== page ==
An Overview of Tendon Injuries
Tendinopathies affect individuals across various age groups and physical activities, and these prevalent musculoskeletal conditions cause pain and impaired function, significantly impacting the quality of life. Active individuals, including athletes and those engaged in repetitive occupational tasks, are particularly susceptible to these overuse injuries.
This article aims to provide a comprehensive overview of common tendinopathies, focusing on their specific manifestations and management approaches. By exploring the intricate details of conditions ranging from Achilles Tendinopathy to de Quervain’s Tenosynovitis, we aim to enhance understanding and promote effective treatment strategies for those affected.
Tendinitis vs Tendinopathy
It’s important to note that “tendinitis” is often used interchangeably with tendinopathy, but the suffix “-itis” implies inflammation, which is not always present in tendinopathies. In many cases, the condition involves degeneration of the tendon rather than acute inflammation. As a result, the more accurate term used nowadays is “tendinopathy.”
Treatment approaches for tendinopathies typically focus on managing pain, promoting healing, and addressing contributing factors (e.g., overuse, improper biomechanics). Additionally, treatment approaches have advanced to include more targeted therapies, such as eccentric exercises, physiotherapy, and sometimes regenerative medicine techniques, depending on the specific type and severity of the tendinopathy.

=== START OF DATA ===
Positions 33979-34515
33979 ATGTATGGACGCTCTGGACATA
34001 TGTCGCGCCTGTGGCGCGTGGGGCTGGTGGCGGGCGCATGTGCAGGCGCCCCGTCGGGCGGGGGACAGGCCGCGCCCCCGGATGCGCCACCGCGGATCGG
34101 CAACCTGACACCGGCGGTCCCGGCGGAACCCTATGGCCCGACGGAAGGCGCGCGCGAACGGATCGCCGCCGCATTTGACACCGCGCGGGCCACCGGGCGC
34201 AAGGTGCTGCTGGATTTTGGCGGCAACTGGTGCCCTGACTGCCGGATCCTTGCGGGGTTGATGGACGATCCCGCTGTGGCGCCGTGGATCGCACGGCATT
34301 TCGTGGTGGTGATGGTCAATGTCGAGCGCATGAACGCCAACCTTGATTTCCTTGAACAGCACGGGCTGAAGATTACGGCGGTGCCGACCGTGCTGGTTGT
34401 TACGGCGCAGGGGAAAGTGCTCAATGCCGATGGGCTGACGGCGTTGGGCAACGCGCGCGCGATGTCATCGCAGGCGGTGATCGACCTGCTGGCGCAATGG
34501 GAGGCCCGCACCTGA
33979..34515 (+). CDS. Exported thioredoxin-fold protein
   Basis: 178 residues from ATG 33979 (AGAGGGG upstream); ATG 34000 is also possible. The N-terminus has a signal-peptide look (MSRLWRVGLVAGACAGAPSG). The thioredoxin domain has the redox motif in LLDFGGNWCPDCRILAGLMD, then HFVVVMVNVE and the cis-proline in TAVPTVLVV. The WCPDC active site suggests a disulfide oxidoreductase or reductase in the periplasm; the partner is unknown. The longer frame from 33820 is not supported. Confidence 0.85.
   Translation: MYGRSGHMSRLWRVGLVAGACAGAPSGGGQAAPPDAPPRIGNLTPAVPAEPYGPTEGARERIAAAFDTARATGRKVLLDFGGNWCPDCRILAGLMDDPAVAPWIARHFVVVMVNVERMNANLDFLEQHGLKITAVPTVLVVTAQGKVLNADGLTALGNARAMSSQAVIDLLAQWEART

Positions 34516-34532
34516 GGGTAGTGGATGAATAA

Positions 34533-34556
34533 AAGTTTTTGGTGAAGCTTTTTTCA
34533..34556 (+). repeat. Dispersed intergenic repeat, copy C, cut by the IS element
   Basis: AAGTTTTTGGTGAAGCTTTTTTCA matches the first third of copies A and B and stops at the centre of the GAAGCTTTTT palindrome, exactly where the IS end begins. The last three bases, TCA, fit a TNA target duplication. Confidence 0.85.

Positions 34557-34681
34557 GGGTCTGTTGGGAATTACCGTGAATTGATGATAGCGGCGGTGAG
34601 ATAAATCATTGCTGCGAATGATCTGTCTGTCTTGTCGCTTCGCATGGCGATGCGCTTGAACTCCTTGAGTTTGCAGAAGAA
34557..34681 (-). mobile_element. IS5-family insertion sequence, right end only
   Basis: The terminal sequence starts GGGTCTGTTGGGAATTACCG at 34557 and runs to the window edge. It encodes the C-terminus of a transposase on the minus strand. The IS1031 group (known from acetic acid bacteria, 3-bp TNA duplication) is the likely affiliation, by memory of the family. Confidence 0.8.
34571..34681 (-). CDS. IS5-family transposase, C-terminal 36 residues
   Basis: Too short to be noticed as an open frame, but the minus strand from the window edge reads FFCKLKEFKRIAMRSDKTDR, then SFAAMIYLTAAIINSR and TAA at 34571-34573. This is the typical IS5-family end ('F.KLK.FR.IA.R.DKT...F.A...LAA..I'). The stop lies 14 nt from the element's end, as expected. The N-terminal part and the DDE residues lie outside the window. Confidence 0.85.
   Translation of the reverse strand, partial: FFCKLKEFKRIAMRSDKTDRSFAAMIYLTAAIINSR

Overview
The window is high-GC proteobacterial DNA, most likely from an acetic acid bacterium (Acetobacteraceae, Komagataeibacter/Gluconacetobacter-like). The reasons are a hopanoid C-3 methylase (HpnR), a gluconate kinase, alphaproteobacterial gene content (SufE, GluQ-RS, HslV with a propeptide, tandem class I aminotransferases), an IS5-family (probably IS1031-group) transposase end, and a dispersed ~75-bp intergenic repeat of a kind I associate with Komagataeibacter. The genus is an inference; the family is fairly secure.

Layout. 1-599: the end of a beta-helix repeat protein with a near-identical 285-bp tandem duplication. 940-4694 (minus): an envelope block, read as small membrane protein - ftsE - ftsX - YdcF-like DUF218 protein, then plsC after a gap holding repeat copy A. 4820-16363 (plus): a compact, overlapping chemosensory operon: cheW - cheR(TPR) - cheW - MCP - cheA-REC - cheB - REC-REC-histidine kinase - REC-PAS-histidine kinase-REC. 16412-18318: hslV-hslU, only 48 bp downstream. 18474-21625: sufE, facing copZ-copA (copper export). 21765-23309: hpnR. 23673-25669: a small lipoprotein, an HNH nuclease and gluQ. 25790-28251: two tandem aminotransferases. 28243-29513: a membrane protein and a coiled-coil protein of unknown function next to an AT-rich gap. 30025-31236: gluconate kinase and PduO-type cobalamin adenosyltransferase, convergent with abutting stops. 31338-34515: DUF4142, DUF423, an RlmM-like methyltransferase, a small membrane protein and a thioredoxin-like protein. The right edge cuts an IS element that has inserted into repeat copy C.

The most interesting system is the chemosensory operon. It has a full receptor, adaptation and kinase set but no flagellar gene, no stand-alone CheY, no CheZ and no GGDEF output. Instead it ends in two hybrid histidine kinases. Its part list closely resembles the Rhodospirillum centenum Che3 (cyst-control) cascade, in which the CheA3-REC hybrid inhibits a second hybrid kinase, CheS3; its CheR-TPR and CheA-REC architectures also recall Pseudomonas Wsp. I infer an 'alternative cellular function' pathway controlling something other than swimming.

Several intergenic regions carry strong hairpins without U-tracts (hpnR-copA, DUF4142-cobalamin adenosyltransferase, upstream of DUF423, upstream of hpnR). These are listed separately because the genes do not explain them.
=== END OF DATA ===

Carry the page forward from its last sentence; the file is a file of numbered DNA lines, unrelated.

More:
Tendinopathy classifications have evolved to encompass a more nuanced understanding of these conditions. The modern tendinopathy classifications now include the following:
- Tendinitis or Tendonitis is an acute tendon inflammation, usually resulting from overuse, injury, or repetitive strain. It involves the active inflammatory process, and the symptoms can include pain, swelling, and limited range of motion.
- Tendinosis is a chronic degenerative condition of the tendon that occurs when repetitive micro-injuries do not have sufficient time to heal and repair properly. Unlike tendinitis, tendinosis does not primarily involve active inflammation. Instead, it is associated with a breakdown of collagen fibres within the tendon, leading to its structure and composition changes.
- Paratendonitis and Tenosynovitis: These conditions involve inflammation or irritation of the paratendon (the outer layer of the tendon) or the tenosynovium (the sheath surrounding certain tendons). Paratendonitis and tenosynovitis can lead to pain and limited function of the affected tendon and are often associated with repetitive motions or friction.
- Insertional Tendinopathy: This type of tendinopathy occurs at the point where the tendon attaches to the bone (the insertion site). It can involve inflammation, degeneration, or a combination of both at the tendon-bone interface.
- Mid-Substance Tendinopathy: Mid-substance tendinopathy refers to conditions affecting the central portion of the tendon rather than the attachment points. This tendinopathy is often related to chronic overuse and may involve changes in the tendon’s structure without significant inflammation.
It’s important to note that the classification and understanding of tendinopathies continue to evolve with ongoing research. If you suspect you have tendinopathy, it’s best to seek evaluation and advice from a healthcare professional, such as your physiotherapist, who is experienced in tendon conditions.
Foot & Ankle
- Achilles Tendinopathy
- Achilles Tendon Rupture
- FHL Tendinopathy
- Peroneal Tendinopathy
- Tibialis Posterior Tendinopathy
Hip & Groin
Wrist & Hand
By understanding the various types of tendinopathies and their unique presentations, your physiotherapist can develop more effective treatment plans and improve the overall outcomes for individuals experiencing these conditions. Please consult them for advice.